Cytokines are somewhat like hormones, in that they can be generated at one site and travel through the bloodstream to stimulate an action at a distant site. These cytokines are used in the immune system for cell-to-cell communication. Hence, their augmentation is another target for immunotherapy. Many, such as interferon, are being used in limited settings already. Others, such as GM-CSF and interleukins (especially interleukin-2 and interleukin-15) are being actively studied. Other than directly administering the cytokines, another method involves introducing the gene that codes for the cytokine into a viral vector. This could elicit a longer lasting response.

Mechanisms that impede effective immunotherapy

There are a number of impediments to the effective immunotherapy of cancer that may limit the successful treatment of cancer by vaccines. Some of these are tumor associated, such as failing to induce co-stimulatory molecules or by producing factors (such as TGF- b) that inhibit effective immune responses. However, the major impediment may be a series of negative immunoregulatory mechanisms that are normally designed to prevent a too-vigorous immune response against self that lead to autoimmune diseases. There are at least four known pathways that inhibit this immunosurveillance, involving inhibitory cytokines such as cytotoxic T-lymphocyte antigen-4 (CTLA-4), interleukin-2, regulatory T-cells, and interleukin-13, which leads to the production of TGF- b.

Hence, the development of an effective cancer vaccine will require the identification of immunogenic tumor antigens, the optimization of APCs and their interaction with T-cells, and the blockade of inhibitory mechanisms to the immune system that impede immunotherapeutic efforts.

Passive immunotherapy

Passive immunotherapy involves the direct administration of antibodies to a patient to provide immunity against a disease or to fight off an infection. The most well known example of passive immunity is the diphtheria vaccine, which consists of antibodies to diphtheria toxin. Passive immunotherapy, in the form of monoclonal antibodies, is beginning to be used in the fight against cancer.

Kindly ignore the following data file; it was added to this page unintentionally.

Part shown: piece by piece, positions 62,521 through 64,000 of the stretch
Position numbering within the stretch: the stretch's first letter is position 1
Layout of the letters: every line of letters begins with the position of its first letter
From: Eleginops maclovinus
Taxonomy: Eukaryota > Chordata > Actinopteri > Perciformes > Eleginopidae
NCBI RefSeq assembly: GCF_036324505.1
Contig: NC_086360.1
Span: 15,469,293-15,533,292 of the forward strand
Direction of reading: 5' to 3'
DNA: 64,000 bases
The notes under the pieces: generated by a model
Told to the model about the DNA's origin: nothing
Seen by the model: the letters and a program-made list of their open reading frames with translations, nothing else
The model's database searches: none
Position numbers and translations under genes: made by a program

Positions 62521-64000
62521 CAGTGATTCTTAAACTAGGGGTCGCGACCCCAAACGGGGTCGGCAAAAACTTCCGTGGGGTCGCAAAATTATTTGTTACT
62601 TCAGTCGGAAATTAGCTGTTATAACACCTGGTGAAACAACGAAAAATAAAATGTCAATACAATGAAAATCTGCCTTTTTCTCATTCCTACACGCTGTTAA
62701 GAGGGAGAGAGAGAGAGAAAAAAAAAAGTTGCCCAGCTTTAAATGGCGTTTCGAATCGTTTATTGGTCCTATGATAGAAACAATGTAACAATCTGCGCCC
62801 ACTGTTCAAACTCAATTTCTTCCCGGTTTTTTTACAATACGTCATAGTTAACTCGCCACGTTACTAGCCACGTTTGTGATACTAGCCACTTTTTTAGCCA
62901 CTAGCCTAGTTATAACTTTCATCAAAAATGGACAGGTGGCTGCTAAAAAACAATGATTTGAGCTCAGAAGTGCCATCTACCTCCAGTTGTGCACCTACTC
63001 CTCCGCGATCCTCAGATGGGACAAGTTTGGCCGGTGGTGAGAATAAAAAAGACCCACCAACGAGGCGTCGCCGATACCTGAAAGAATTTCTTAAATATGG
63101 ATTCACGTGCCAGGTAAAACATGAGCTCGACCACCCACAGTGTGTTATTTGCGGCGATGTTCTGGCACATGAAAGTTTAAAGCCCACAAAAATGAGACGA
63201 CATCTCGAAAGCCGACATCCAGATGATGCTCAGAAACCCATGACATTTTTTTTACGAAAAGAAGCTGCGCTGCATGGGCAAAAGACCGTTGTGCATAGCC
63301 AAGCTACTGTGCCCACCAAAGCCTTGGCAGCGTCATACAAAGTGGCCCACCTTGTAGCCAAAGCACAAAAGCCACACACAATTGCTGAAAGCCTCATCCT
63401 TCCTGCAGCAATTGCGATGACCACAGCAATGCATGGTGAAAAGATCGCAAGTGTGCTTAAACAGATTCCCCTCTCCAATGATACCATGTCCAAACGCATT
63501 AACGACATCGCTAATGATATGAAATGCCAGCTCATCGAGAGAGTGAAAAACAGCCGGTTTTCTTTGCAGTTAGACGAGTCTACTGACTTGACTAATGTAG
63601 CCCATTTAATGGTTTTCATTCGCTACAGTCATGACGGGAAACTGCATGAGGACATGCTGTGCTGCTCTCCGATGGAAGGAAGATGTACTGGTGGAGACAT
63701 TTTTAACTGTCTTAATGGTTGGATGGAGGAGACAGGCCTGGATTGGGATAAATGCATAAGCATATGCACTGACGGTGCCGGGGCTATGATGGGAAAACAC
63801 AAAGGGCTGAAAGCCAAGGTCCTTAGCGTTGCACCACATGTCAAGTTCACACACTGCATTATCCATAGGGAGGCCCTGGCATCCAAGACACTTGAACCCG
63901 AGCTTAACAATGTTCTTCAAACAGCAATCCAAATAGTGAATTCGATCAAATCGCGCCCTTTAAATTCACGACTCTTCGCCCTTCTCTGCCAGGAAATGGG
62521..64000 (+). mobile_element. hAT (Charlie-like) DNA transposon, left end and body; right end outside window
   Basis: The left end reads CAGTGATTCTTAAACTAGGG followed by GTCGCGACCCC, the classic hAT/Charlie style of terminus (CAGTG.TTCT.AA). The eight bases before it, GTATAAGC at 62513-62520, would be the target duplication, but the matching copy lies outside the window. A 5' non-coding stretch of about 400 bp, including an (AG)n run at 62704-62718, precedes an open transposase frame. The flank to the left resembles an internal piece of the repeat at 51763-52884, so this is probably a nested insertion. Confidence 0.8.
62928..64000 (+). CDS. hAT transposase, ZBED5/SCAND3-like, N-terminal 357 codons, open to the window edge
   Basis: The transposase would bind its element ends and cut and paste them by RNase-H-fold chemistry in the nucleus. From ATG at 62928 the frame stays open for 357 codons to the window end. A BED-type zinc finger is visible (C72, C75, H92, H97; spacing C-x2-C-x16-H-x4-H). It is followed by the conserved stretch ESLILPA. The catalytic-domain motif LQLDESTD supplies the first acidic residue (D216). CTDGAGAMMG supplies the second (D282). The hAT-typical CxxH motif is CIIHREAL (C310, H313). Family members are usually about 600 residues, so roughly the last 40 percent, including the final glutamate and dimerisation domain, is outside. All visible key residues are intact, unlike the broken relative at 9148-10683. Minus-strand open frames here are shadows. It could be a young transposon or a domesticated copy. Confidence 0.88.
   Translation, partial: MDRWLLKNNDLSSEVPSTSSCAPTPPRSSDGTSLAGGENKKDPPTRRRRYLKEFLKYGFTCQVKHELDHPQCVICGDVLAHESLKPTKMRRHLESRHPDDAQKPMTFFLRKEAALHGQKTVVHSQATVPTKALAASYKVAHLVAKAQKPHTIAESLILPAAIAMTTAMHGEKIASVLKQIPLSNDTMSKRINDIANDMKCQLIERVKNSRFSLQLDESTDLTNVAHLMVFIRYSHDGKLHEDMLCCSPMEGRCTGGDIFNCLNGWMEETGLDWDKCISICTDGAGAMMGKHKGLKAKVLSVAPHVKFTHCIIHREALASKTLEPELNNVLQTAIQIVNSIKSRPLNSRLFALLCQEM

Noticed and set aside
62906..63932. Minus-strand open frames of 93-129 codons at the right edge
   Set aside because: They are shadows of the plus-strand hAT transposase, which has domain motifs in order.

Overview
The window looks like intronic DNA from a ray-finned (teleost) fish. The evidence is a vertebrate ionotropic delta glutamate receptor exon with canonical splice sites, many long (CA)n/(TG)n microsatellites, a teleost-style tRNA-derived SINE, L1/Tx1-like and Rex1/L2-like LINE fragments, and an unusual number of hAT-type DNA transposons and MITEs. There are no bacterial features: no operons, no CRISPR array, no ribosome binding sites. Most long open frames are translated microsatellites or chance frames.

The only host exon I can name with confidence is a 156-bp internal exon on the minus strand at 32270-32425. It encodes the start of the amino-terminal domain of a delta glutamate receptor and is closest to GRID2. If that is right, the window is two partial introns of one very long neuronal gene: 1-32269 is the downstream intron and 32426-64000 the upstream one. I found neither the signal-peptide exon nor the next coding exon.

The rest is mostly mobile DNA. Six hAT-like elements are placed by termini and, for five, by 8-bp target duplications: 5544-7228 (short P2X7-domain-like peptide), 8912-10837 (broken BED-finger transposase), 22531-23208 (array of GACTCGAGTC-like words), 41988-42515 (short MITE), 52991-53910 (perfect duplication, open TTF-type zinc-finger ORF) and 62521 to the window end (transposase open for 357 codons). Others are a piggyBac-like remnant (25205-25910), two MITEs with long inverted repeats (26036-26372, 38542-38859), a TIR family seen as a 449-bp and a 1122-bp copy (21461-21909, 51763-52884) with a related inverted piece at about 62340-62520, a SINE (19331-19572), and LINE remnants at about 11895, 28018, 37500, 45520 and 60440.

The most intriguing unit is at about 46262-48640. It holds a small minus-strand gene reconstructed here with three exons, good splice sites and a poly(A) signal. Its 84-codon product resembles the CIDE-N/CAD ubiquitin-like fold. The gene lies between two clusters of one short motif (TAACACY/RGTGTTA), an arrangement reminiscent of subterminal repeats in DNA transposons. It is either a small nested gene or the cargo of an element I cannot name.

Monoclonal antibodies as passive immunotherapeutics

Monoclonal antibodies are usually partially derived from mice and serve as specific antibodies directed against one specific antigen (the type dependent upon the type of cancer), thought to be present on cancer cells. Difficulties in the past involved these mouse-derived antibodies' inability to induce an effective immune response and the fact that their survival in the blood stream is short-lived. Also, in most cases, the antibodies were not directed against an antigen essential for the cancer cell's survival. Strides in this area are being made as well. Rituximab (Rituxan), against the CD20 antigen found on B-cell lymphomas, was the first monoclonal antibody approved to treat malignancy. It is now the standard of care to administer rituximab in many types of non-Hodgkin's lymphoma. Trastuzumab (Herceptin), against the HER2/neu mutation has been approved to treat breast cancer. A monoclonal antibody has also shown exciting results in patients with HTLV-associated T-cell lymphoma.

Antibodies armed with toxins and radionuclides

As stated above, the major limitation in using monoclonal antibodies is that they do not effectively kill tumor cells themselves. Therefore, much effort is being placed into teaming the monoclonal antibody with a cytotoxic toxin or radionuclide to induce more effective cell killing. The first antibody teamed with a cytotoxin is gemtuzumab ozogamicin (Mylotarg), which is being used in the treatment of myelogenous leukemia. Radionuclides have been associated with rituximab, the monoclonal antibody against CD20 to induce more effective cell killing. The result, ibritumomab tiuxetan (Zevulin), is approved for the treatment of non-Hodgkin's lymphoma.

After many failures, with recent advances, cancer vaccines to induce active immunity against cancer cells, as well as passive immunity is proving to be efficacious. Many improvements still stand to be made, but with more effort and more discoveries, immunotherapy against cancer could become an effective tool in the fight against cancer.